Ayn Rand was, of course, a Russian Jew but usually she avoided this subject like the plague. She had told her biographer that she had never met with the slightest manifestation of anti-Semitism nor heard it ever mentioned at home. But on another less guarded occasion she stated that the only reason why her father became a pharmacist was because the only available quota at St. Petersburg University was in chemistry.

    In fact, to me many of her views appear to derive from her desire to escape her own Jewishness and anti-semitism by adopting an “ultra-rational” view of religion, race, nationality etc, etc. (Not that I hold it against her, but it seems to explain a lot).

    Anyway, this post provides a good opportunity for engaging in some nostalgia:

  3. Events of State and economics prove Ayn Rand to be correct. The Bill and Melinda Gates Foundation siphons $billions/year of US value into sub-Saharan Africa. A half-century of Peace Corpse (no typo) proves cultures can be immune to latrines, ditto Hurricane Katrina and the Superdome.

    Obamacare will implode, for it massively rewards the professionally worthless. First, all prior monies disappear. Then, universal emergency government administration of individual healthcare a la Veterans Administration. Shoot off a toe, get in line. Oopsie! wrong toe.

    Taxation is never enough. Confiscate wealth by law for high purpsoes, then demand voluntary contribution of labor "to help others in need." Support evolution - shoot back.

  4. I think Ayn Rand's version of Nietzsche for Dummies should be perfect you.

  5. "The Bill and Melinda Gates Foundation siphons $billions/year of US value into sub-saharan Africa."

    You're an idiot.

  6. I do regard Objectivism as she reigned over it as dogmatic and wrong in some important respects (or at least, in how she interpreted them). I regard her moral defense of capitalism as essentially unimpeachable, and so also the basic axiomatic structure of Objectivism. Of course, I sharply disagree with her religious (or rather anti-relgious) views. But I understand where she is coming from, I just think she was wrong about that.

    At any rate, it is always interesting to watch old video of people.

  7. John F. HultquistJan 13, 2014, 6:16:00 AM

    from John F. Hultquist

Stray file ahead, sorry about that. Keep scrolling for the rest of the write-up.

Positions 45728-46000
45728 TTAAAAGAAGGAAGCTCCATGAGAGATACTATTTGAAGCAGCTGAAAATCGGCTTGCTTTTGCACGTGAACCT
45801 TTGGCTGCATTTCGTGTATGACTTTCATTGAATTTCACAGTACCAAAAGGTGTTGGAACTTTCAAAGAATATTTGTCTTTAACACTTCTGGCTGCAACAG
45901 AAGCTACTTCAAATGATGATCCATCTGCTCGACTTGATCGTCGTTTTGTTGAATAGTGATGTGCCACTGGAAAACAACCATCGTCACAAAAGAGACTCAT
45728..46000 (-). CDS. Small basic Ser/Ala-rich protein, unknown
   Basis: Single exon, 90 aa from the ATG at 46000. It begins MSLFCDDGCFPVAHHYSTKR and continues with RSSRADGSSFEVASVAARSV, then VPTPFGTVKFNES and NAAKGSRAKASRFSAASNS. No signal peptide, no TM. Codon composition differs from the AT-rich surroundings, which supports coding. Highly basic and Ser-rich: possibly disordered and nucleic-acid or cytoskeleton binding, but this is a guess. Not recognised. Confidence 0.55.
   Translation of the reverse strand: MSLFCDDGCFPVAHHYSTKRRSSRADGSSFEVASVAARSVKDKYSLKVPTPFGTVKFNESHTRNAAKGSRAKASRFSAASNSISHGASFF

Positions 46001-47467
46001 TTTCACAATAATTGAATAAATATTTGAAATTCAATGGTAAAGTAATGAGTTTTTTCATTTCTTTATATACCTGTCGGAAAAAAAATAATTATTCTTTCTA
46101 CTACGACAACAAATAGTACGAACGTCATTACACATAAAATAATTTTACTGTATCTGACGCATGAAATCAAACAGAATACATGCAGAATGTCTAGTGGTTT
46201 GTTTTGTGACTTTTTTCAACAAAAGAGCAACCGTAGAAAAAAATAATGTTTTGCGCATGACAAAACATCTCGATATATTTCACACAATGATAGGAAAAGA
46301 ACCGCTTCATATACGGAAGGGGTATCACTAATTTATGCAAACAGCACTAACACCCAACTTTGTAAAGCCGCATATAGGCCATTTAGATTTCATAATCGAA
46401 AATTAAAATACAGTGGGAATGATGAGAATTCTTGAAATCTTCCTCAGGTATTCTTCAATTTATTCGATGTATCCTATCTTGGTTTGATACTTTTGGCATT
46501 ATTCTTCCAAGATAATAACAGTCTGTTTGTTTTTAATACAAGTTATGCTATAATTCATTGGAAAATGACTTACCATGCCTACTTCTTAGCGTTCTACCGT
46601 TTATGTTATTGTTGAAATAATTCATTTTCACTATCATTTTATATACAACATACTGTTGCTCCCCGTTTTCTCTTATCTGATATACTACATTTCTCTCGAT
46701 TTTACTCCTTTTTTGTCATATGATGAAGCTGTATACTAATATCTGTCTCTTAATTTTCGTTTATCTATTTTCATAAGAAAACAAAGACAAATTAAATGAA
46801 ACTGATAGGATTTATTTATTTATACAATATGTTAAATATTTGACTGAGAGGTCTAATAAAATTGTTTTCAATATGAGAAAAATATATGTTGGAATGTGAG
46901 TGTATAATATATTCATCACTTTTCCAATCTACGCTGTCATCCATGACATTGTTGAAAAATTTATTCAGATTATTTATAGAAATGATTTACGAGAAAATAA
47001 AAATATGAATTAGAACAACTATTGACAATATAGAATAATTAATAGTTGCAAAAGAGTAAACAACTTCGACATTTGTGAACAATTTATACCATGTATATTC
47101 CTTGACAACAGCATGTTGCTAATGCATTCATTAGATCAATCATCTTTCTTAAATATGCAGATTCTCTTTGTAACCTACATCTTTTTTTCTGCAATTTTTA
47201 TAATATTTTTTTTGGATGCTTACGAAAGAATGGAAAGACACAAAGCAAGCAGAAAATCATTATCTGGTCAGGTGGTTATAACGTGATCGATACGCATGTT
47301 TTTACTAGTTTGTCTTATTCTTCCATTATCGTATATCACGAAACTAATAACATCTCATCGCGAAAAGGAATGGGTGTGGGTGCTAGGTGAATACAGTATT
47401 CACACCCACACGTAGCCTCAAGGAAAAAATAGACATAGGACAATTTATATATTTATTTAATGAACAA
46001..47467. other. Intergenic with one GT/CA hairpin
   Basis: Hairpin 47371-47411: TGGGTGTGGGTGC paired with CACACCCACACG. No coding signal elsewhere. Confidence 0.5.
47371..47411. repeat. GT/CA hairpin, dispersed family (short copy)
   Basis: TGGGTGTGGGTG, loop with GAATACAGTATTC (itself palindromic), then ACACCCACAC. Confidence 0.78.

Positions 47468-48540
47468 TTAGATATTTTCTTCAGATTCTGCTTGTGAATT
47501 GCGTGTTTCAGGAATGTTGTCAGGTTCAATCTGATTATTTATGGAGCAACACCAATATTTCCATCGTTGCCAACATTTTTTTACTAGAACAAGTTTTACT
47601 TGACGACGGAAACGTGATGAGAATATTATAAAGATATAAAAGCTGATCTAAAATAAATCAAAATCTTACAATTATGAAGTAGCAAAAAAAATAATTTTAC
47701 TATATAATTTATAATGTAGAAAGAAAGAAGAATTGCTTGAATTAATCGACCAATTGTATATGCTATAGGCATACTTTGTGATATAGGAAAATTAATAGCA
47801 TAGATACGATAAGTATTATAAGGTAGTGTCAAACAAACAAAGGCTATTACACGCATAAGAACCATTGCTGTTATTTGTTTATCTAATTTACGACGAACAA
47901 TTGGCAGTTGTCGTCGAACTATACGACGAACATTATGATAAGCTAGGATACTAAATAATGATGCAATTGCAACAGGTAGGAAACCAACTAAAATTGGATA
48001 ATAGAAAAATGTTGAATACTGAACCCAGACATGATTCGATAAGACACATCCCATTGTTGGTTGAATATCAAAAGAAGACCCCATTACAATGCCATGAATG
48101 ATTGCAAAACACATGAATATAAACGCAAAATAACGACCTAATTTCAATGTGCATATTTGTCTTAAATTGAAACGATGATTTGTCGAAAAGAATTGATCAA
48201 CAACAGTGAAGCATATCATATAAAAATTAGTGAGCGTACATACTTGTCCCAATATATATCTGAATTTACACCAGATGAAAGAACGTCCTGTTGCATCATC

These are complex issues so thanks for
    your contributions.


    Consider the not so nice reference to the Gates Foundation (and others such). It will be 3 years today that India has been without a case of polio. For 2013 Nigeria had 51 cases, Pakistan 83, and Afghanistan 11. Gates and Rotary International are major funders. Polio was a real threat when I was
    in grade and high school. Our 1950 era b/w TV showed pictures of children in “iron-lungs” and I went to a senior prom with a girl that had a mild case. I'll cheer when it is gone.

  8. Surprising title. Where can I buy it?

  9. I don't that you can buy it: it's not a title she would have used but rather a summary of "objectivism" in pig-speak.

  10. It's called "Atlas Shrugged" - available at good and crappy bookstores everywhere. The Kindle version cost me $20.

  11. Actually, Al is not an idiot - merely nuts.

  12. Beware of Rand. She had a number of good insights, and she was also a nasty and surprisingly ignorance crank. You mention her criticism of Reagan, but it shows only that she had no understanding at all of him and his ideas. But, being an arrogant utopian, she was happy to lecture others from her ignorance.

    Also, her personal life was that of a sociopath.

  13. I am aware of Atlas Shrugged as you would know if you had read my blog post.

  14. I never really understood why Rand had so much beef with altruism. It's not so much the fault of altruism as it of the 'altruist'. Why attck the principle too? The altruist by definition is someone 'who unselfishly works for the welfare of others'. As long as the altruist gives of his resources to the right person at the right time, it is a perfect system to follow.